BACKGROUND OF THE INVENTION

In addition to implantable pacemaker arrangements, which deliver stimulation pulses to a patient's heart over endocardial electrode lines with distal electrodes, similarly constructed implanted cardioverters or defibrillators have also long been known. These have the important advantage of automatic startup through internal detection of life-threatening cardiac states of the patient, similarly to external defibrillators, which are used by medical personnel when a patient's heart stops. They may thus intervene in a case of ventricular fibrillation or cardiac arrest in a patient with practically no delay and independently of the presence of assistants.

On the other hand, the success rate of implantable cardioverters and/or defibrillators is significantly lower than that of external defibrillators. This is due, firstly, to the limited energy storage capacity of implantable devices with a battery power supply and, secondly, to the restrictions imposed on the electrode line, laid endocardially or epicardially, with regard to the influence of the electric energy of the shock pulses on myocardial tissue.

In addition, today's implantable cardioversion (ICD) systems can be therapeutically successful only when the cause of the ventricular fibrillation (VF) is due strictly to rhythmogenic factors or a temporary disturbance in myocardial profusion. However, sole defibrillation of a VF as part of an acute myocardial infarction tends to have a poor prognosis because after defibrillation, the conditions for renewed VF then still exist unchanged.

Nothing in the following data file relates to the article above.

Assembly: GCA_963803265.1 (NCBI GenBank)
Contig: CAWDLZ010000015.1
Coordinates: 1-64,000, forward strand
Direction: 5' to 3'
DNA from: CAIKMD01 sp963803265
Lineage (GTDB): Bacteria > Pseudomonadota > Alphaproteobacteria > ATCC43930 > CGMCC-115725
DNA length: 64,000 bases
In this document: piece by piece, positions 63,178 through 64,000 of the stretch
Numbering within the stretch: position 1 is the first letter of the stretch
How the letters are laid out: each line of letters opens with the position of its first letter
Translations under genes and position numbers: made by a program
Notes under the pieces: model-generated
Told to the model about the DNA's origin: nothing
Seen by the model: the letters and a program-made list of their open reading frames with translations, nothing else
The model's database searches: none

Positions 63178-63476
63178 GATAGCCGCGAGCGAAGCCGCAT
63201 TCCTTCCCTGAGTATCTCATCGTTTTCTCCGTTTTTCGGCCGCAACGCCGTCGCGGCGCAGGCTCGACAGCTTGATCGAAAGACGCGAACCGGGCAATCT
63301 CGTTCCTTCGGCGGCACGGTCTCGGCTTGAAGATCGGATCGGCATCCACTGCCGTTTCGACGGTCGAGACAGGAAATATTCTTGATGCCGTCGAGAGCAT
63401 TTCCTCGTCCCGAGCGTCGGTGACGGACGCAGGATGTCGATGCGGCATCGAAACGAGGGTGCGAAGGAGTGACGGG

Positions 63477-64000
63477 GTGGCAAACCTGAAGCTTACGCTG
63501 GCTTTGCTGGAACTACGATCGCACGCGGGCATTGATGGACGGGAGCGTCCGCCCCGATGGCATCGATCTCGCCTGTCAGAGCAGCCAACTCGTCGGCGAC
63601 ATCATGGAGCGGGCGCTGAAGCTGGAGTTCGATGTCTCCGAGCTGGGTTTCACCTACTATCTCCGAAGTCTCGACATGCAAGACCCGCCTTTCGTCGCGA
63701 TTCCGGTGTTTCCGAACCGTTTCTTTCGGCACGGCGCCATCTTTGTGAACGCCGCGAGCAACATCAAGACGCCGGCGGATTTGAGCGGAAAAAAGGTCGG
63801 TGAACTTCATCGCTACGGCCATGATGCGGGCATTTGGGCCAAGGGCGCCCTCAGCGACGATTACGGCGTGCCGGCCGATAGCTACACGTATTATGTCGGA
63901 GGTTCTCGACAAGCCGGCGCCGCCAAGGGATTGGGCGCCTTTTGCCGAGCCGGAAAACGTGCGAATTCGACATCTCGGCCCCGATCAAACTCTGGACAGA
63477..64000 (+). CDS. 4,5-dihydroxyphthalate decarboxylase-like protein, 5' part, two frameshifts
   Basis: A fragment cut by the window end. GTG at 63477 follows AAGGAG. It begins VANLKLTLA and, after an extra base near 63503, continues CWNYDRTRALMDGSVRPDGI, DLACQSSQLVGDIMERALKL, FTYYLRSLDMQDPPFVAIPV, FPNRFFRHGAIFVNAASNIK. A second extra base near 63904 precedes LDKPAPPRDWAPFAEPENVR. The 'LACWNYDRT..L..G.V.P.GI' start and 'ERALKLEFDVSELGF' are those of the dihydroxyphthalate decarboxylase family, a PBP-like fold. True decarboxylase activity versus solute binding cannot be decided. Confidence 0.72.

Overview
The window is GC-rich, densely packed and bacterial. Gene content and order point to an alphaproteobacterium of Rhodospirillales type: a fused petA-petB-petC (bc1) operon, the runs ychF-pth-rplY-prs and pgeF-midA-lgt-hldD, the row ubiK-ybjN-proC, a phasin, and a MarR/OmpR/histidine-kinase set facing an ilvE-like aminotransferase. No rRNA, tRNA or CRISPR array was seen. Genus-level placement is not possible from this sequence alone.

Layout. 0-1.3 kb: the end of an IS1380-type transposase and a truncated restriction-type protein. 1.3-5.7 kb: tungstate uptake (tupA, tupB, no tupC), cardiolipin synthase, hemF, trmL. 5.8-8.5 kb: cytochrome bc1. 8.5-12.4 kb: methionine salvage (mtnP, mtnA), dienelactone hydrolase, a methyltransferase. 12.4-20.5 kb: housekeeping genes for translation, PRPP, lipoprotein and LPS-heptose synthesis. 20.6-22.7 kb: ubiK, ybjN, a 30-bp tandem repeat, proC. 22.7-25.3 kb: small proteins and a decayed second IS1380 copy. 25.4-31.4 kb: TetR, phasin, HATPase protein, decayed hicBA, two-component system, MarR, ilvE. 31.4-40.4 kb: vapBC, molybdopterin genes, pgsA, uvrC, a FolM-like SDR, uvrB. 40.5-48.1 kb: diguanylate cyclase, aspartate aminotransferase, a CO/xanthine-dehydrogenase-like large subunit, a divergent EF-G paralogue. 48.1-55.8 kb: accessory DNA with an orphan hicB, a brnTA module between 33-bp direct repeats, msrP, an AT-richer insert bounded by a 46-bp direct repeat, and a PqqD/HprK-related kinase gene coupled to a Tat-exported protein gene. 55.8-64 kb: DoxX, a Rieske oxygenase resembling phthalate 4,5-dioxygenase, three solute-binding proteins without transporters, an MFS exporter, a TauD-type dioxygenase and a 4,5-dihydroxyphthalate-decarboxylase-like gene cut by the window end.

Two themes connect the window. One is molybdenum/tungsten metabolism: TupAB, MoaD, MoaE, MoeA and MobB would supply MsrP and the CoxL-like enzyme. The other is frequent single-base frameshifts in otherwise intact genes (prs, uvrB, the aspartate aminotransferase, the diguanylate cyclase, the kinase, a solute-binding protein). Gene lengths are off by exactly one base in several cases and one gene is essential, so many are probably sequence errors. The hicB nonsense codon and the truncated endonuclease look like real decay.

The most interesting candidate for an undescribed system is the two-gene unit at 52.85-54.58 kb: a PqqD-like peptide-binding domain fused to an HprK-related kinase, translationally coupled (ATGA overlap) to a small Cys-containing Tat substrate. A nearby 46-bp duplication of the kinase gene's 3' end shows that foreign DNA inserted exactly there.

Therefore, increasing the defibrillation efficiency has been formulated in expert committees as being an important concern of future ICD therapies. Current ICD systems are fully developed for the most part with regard to the electric therapy and offer only a slight potential for the desired increase in defibrillation efficiency. The anticipated improvements have been very difficult or impossible to detect because of the number of patients required for clinical studies.

In this context, it is noteworthy that in external defibrillation in the context of reanimation, drug therapies are always used in addition to defibrillation, to thereby increase the defibrillation efficiency (see, e.g., http//www.inm-online.de/pdf/Wissen/Reanimation/algorithmus 2005.pdf).

Implantable arrangements for metered delivery of drugs, e.g., in the form of implantable insulin pumps, have long been known and are also in use to a certain extent. Such arrangements have also been the object of intense development efforts in recent years.

For example, EP 1 210 064 B1 presents and claims a thermally activatable microchip as a delivery device for chemicals, in particular drugs, in which the release of the drug from a depot is triggered essentially by resistance heating and subsequent destruction of a cap on the depot. WO 2004/071487 A2 also describes an arrangement for controlled drug delivery, in which a plurality of individual depots is arranged on a substrate, each being openable by electric control to release the quantity of drug contained therein. This also describes how such drug depots are arranged on the distal end of a catheter and are connected to an implantable control unit.